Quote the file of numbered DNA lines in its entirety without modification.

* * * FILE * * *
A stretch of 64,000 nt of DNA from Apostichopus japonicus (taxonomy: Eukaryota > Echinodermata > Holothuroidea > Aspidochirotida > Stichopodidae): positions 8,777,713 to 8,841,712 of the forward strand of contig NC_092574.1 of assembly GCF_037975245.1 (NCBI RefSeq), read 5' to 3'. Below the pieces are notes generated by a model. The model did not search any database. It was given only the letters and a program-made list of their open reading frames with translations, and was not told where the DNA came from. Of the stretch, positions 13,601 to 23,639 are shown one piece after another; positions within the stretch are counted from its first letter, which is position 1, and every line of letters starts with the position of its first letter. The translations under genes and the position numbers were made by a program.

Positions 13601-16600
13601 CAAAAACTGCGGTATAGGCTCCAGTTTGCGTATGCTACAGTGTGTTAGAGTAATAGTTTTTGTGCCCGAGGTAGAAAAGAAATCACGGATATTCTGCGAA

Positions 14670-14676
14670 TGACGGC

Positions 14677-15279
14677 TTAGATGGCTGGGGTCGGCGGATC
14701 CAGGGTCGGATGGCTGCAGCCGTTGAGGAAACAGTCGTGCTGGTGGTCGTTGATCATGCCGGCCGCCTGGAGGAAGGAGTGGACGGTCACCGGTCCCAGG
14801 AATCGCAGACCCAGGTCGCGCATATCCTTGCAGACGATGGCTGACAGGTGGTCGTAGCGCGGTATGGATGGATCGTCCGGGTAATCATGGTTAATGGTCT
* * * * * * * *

A stretch of 64,000 nt of DNA from Apostichopus japonicus (taxonomy: Eukaryota > Echinodermata > Holothuroidea > Aspidochirotida > Stichopodidae): positions 8,777,713 to 8,841,712 of the forward strand of contig NC_092574.1 of assembly GCF_037975245.1 (NCBI RefSeq), read 5' to 3'. Below the pieces are notes generated by a model. The model did not search any database. It was given only the letters and a program-made list of their open reading frames with translations, and was not told where the DNA came from. Of the stretch, positions 13,601 to 23,639 are shown one piece after another; positions within the stretch are counted from its first letter, which is position 1, and every line of letters starts with the position of its first letter. The translations under genes and the position numbers were made by a program.

Positions 13601-16600
13601 CAAAAACTGCGGTATAGGCTCCAGTTTGCGTATGCTACAGTGTGTTAGAGTAATAGTTTTTGTGCCCGAGGTAGAAAAGAAATCACGGATATTCTGCGAA

Positions 14670-14676
14670 TGACGGC

Positions 14677-15279
14677 TTAGATGGCTGGGGTCGGCGGATC
14701 CAGGGTCGGATGGCTGCAGCCGTTGAGGAAACAGTCGTGCTGGTGGTCGTTGATCATGCCGGCCGCCTGGAGGAAGGAGTGGACGGTCACCGGTCCCAGG
14801 AATCGCAGACCCAGGTCGCGCATATCCTTGCAGACGATGGCTGACAGGTGGTCGTAGCGCGGTATGGATGGATCGTCCGGGTAATCATGGTTAATGGTCT